Man and Culture, Language, Esperanto

Pavel Gurevich

What is culture? When did it emerge? What is the genesis of this concept? Are the relations between nature and culture hostile or harmonious? How are the relations between man and nature developing? These are the problems that are now being discussed in philosophical literature with animation. Specialists say that there exist more than two hundred definitions of this phenomenon, which are not infrequently quite contradictory. I'll not attempt to offer still another one, but instead confine myself to a definition stemming from the origin of the word, from the meaning of its Latin original. Culture is cultivation, development, improvement.

In Western philosophy, culture is usually identified with an arsenal of spiritual standards—values, traditions, and distinctive features of social intercourse. I recall the report delivered by Professor Glosson of Southern Illinois University at the 17th World Congress on Philosophy held in Montreal in the autumn of 1983. His address was more like an appeal than a scientific report, not, however, that I criticise him for his ardour.

He said that culture was related to many aspects of life, naming language as one of the most decisive among them. His line of argument was as follows. What is the most essential for preserving French culture in Quebec? The French language is. If the language is preserved, quite a few things may be borrowed from other cultures and yet the culture will remain essentially French. If the language is renounced, if French is replaced by English, then the French national nucleus itself will be lost. The same applies to other cultures as well. Hence language is the central factor in a culture.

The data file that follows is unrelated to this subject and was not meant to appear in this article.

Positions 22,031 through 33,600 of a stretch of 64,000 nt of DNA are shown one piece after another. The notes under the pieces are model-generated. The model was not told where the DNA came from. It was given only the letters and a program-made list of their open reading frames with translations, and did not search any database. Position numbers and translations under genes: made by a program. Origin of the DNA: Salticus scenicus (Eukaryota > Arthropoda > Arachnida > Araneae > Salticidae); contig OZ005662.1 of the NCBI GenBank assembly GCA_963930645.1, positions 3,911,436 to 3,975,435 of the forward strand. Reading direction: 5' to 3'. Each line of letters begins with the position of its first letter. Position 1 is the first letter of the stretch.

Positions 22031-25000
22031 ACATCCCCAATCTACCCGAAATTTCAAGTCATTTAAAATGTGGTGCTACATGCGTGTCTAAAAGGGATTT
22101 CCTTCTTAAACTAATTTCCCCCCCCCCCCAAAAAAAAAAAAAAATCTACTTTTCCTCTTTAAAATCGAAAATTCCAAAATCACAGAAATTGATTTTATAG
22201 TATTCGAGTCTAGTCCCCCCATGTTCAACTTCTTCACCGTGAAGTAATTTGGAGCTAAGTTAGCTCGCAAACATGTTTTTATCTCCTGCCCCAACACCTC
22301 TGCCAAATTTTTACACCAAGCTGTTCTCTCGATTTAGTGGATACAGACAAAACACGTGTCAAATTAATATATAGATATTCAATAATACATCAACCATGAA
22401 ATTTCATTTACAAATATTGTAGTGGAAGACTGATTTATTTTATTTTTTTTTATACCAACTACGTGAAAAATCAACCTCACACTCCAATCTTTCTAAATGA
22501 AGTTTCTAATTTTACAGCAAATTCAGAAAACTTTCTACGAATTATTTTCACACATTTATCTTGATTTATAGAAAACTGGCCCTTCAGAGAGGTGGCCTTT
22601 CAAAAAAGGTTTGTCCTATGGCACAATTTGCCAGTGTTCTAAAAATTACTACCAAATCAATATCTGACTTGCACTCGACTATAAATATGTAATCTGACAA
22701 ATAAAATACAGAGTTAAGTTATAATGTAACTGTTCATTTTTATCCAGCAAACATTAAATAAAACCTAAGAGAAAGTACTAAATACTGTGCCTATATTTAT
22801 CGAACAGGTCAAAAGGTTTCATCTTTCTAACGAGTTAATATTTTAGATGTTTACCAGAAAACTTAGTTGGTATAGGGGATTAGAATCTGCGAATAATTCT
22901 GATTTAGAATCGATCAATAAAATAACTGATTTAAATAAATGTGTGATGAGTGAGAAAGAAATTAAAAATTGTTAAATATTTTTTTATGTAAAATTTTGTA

Of course, the essential part played by language in the rise and development of the culture of a people cannot be denied. But to reduce the entire problem of preserving a culture to that of preserving the language alone seems incorrect to me.

During a recess, I approached Professor Glosson.

“Don’t you think that orienting cultural creativity is only possible with the aid of language?” I asked him.

“This is precisely what I was trying to show in my address. . .”

“But there also exist other causes of spiritual corrosion. . . What inference does your logic lead to? For example, on whom does the decreeing of a language and, therefore, of other cultural canons depend? And what is to be preferred? You imply that culture is capable of taking any course laid out for it. But is it? And what is to be done about intercultural contacts? They cannot be banned. . .”

“I would suggest using a common language, such as Esperanto, for this purpose. . .”

Well, I do not deny the significance of artificial languages in general cultural practice. But in reality, cultures interact with one another—and sometimes confront one another—on a far more complicated level than that of formal language. Does it lie within man's power to direct this process or is it largely spontaneous?

SOURCE: Gurevich, Pavel. Man and Culture (Reflections of a Philosopher); translated by Mikhail Nikolsky, edited by Thomas Crane (Moscow: Novosti Press Agency Publishing House, 1989), pp. 12-13.

Note: I am sure that Gurevich is referring to Professor Ronald J. Glossop. Title of this extract is my creation. – RD

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